Gupta S.K.V.,Mamata Medical College
Techniques in Orthopaedics | Year: 2015

Hemiarthroplasty is a clinically efficient and cost-effective procedure for varied indications of hip pathology, which allows for early weight-bearing and recovery among elderly population. As a part of reduction of prosthesis after its implantation, most surgeons follow conventional method of reduction. The conventional method of reduction of prosthesis needs an assistant to reduce the prosthesis and is often a laborious step that needs experience of the assisting staff and is usually associated with high chances of intraoperative periprosthetic fractures. To eliminate the learning curve and avoid the complications, we describe a new technique of reduction of prosthesis in hemiarthroplasty, wherein operating surgeon himself would reduce the prosthesis, thereby minimizing the effort of reduction. In the present study we compare the complications and results of 508 patients who underwent hemireplacement arthroplasty, in whom prosthesis was reduced using newly described single-man technique and conventional method of reduction. © 2014 Wolters Kluwer Health, Inc. All rights reserved. Source


Gosavi Devesh D.,Pharmacology | John P.S.,Mamata Medical College
Asian Journal of Pharmaceutical and Clinical Research | Year: 2012

Introduction: Sushrut samhita, an authentic ayurvedic text mentions the use of Panchagavya Ghrita (PG) in the treatment of mania, epilepsy, fever and hepatitis. In an effort to correlate the ancient knowledge with the modern concepts of research in the pharmacology, we decided to study the effects of Panchagavya Ghrita on some neuropharmacological parameters including anticonvulsant activity in rats. Material and methods: For all the experiments, the animals were divided into four groups of 10 rats each. First three groups received Panchagavya Ghrita in the dose of 1(PG1), 2 (PG2), 4 (PG4) ml per Kg of body weight respectively and the fourth group received normal saline 2 ml per Kg orally twice daily (9am-9pm) for 30 days 1. Effect on general behavior: 2.Maximal electroshock induced convulsions: After screening convulsions were induced by maximal electroshock method. A current of 150 mA was delivered for 0.2 sec using Techno convulsiometer.3. Spontaneous motor activity (SMA): animals were screened for SMA using Actophotometer. Animals were allowed to adjust to the test chamber of the instrument for 30 minutes and then activity was counted using the digital counter for 5 minutes.4.Pentobarbitone induced sleep time:. Test and control animals both were injected with injection Pentobarbitone in the dose of 45-mg/Kg body weight. The animals were observed for loss and recovery of righting reflex for the calculation of duration of sleep Results: 1) PG protected rats from maximal electroshock induced convulsions 2) increased the spontaneous motor activity as measured by Actophotometer. 3) Inhibited the pentobarbitone induced sleep time in rats. There was no effect on the general behavioral profile of the rats except that there was increase in the locomotor activity in the cages. Conclusion: PG appears to be possessing anticonvulsant properties but the degree of protection is not sufficient to use it as single antiepileptic agent. This action of PG appears to be not mediated through GABA receptors. Source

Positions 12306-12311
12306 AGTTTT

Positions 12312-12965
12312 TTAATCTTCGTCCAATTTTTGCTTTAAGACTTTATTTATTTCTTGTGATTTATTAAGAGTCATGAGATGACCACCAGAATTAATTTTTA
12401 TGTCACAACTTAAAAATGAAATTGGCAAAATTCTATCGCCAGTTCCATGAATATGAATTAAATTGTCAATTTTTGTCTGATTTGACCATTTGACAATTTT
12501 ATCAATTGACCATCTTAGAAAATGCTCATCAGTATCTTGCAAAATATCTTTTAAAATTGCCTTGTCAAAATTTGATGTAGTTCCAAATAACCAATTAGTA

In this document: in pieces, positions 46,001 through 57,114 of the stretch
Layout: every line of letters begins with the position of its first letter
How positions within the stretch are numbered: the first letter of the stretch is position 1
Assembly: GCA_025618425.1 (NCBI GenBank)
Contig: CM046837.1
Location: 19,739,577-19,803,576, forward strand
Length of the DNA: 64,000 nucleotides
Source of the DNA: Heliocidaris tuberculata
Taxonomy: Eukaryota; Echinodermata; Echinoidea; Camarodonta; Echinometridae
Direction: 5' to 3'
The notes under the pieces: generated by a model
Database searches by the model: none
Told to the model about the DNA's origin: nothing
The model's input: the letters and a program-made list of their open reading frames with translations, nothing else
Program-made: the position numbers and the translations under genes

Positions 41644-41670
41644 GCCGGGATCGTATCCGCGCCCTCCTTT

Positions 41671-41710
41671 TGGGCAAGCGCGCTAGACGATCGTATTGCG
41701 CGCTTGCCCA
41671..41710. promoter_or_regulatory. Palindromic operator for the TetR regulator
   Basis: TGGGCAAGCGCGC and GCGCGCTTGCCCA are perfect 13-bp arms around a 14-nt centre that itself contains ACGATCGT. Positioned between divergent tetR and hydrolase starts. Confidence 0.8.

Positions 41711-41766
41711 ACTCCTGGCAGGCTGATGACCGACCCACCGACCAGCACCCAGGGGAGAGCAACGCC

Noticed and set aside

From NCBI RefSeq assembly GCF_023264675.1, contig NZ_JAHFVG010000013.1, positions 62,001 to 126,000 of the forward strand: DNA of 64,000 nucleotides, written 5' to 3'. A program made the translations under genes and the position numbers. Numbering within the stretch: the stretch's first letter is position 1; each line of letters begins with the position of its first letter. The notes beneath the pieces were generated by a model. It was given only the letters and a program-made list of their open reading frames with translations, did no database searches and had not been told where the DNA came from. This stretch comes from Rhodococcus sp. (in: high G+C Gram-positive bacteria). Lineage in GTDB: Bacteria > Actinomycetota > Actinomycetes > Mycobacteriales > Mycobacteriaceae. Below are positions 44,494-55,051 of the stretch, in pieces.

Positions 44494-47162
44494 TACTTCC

Guntheti B.K.,Mamata Medical College
Journal of Indian Academy of Forensic Medicine | Year: 2014

A common witness is one who testifies only to the facts observed by him; his evidence requires only common intelligence and knowledge. He is not capable of forming of opinion or drawing conclusions from the facts observed by him. This principle is known as firsthand knowledge. Section 45 IEA deals with opinion of experts. An expert witness, or skilled witness, is one who is skilled in scientific, technical, or professional matters, and who on account of his professional training, experience, and ability, is capable of forming opinions, or drawing inferences an expert witness is especially skilled in Forensic Medicine, science or law, or art. Medico-legal expert, when mentions the nature of injuries and whether they were caused during life or after death, is an expert witness. Personally, the doctor abhors the vicious cross examination of some few trial counsels who resort to degrading the expert medico legal witnesswhen no other means are available to reduce the impact of his direct medical testimony. Source